Chapter 19 Summary

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Athelstane, Cedric, and Rowena are accompanied by ten servants, plus Wamba and Gurth. Aside from being a fairly large party, they are Saxons, as are the outlaws that haunt the forest. The Saxon nobles are not overly concerned by Saxon yeomen, reduced to a life of crime by Norman oppression. Isaac and Rebecca, however, cannot rely on the sympathy of the outlaws for their security, and the escort they hired in Ashby abandons them—and takes the horses with them. As the Saxon party overtakes them on the road, Isaac and Rebecca are encumbered by a stretcher on which a wounded man lies. A large band of outlaws is rumored to be nearby. Athelstane is for leaving them to the robbers, but Cedric suggests lending them a couple of attendants and a horse to get them back to the last village.

Rebecca rises from where she has been sitting with the wounded man and goes to Rowena. She begs for them to be allowed to join the Saxon company, not for her sake or her father's sake but for the wounded man's sake. She does not name him, but she tactfully indicates to Rowena that she would regret not helping the wounded knight. Rowena, who is used to having her wishes followed, orders mules to be harnessed to the litter and horses provided for Isaac and his daughter. Athelstane proposes that the Jews should ride in the rear with Wamba so that he can entertain them with his meat shield. Wamba replies that he has left his shield on the field (as had happened to Athelstane, the reminder of which galls him). Rowena asks Rebecca to ride with her, but Rebecca declines stating that she does not wish to be in the position of disgracing Rowena by her presence.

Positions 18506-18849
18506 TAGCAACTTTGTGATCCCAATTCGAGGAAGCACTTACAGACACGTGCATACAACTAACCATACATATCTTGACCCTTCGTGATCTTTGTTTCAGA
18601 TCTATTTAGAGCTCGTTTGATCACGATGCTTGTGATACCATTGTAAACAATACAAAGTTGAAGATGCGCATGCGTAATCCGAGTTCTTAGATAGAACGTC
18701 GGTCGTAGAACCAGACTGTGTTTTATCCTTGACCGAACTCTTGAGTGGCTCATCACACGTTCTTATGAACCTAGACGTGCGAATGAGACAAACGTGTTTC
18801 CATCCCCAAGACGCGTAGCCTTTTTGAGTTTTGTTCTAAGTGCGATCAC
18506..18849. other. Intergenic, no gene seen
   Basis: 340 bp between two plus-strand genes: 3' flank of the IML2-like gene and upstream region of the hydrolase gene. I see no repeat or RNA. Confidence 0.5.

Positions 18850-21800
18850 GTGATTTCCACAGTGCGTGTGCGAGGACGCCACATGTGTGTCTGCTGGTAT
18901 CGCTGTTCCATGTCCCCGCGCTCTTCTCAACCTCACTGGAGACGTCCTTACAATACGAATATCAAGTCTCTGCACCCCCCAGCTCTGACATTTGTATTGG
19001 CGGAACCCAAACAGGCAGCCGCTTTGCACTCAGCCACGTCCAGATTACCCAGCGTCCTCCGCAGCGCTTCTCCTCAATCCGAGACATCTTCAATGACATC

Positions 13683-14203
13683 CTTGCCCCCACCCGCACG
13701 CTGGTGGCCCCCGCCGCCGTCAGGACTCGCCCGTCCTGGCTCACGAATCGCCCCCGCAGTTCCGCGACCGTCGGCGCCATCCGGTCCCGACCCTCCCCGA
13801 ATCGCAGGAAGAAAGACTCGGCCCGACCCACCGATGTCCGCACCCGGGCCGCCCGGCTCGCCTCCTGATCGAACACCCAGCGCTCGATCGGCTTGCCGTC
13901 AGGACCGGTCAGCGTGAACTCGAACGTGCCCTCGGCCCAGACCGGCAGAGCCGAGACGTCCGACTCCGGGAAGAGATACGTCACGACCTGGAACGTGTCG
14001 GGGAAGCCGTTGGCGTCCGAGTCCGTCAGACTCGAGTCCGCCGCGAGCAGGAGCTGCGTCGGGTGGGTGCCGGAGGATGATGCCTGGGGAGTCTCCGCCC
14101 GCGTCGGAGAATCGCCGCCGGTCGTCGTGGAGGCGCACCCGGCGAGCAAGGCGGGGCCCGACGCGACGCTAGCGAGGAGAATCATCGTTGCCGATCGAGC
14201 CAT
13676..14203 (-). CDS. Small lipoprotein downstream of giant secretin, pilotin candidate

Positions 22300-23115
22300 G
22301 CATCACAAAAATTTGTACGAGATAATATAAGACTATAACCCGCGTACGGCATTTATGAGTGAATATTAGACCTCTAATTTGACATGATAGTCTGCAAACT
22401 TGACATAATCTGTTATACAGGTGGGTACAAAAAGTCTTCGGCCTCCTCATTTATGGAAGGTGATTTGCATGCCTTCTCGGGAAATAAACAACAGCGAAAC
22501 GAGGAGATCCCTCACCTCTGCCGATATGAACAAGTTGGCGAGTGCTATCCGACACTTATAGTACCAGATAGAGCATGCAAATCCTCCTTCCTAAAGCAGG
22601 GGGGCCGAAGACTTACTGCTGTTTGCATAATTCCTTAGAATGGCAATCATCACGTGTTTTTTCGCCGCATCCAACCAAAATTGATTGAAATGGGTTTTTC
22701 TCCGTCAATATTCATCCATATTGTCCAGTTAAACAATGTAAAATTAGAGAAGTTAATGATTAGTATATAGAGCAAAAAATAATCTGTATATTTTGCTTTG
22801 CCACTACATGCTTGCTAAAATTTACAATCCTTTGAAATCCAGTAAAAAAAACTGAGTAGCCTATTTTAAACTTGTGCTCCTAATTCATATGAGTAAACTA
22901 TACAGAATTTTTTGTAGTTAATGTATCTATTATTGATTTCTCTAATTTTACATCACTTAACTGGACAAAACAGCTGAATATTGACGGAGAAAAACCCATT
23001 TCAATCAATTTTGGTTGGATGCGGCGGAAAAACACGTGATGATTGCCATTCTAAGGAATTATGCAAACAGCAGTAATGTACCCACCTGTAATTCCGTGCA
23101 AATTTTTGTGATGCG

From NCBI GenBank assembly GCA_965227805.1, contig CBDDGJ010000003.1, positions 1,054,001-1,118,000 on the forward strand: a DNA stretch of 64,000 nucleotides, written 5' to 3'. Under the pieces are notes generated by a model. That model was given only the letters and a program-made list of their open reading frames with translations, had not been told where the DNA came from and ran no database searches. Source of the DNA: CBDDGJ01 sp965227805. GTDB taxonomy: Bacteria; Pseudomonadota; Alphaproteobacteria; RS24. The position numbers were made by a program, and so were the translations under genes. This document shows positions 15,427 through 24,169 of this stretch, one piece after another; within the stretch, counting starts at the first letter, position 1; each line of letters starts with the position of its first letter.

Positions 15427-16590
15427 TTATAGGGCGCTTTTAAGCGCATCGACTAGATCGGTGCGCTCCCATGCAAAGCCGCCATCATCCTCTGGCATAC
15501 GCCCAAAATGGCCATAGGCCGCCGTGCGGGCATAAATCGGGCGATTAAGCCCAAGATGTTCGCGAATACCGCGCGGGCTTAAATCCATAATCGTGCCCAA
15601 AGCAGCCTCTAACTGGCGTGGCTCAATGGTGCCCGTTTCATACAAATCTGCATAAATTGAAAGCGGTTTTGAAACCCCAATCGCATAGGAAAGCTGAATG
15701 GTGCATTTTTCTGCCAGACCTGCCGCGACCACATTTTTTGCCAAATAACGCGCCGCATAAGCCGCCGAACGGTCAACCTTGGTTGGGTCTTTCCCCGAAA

The servants are nervous about the rumored outlaws and hurry to rearrange the baggage. Gurth slips his rope without much trouble and escapes unnoticed into the forest. By the time his absence is discovered, going back to find him is too difficult, and the party continues on its way. At a narrow place, De Bracy's pseudo outlaws ambush the party. Cedric nails one with his last javelin but is afterward pulled off his horse. Athelstane, as usual, is unready and easily taken. The only member of the cavalcade not captured is Wamba, who snatches a sword from a servant and tries to cut his way to Cedric. Seeing that his attempt is futile, he jumps from his horse and escapes into the forest. At a loss what to do next, Wamba is jumped on by Fangs, who is now happily reunited with Gurth. Wamba describes what has happened, and Gurth proposes that they take Wamba's sword and attack the attackers. With the element of surprise, he believes the two of them can take the whole band.

Before they can act, they are stopped by the sudden appearance of Locksley. The yeoman archer, to all appearances just another outlaw, hears their story and goes to mingle with the band of thieves to discover whether they are his own men. Returning, he assures them that the robbers will not harm the captives but that the three of them cannot possibly overwhelm such a large armed band, for they are not yeomen but men of war. Gurth recognizes the captain of thieves by his voice and advises Wamba to try not to offend Locksley, although he believes with the outlaw's help, all will be well.

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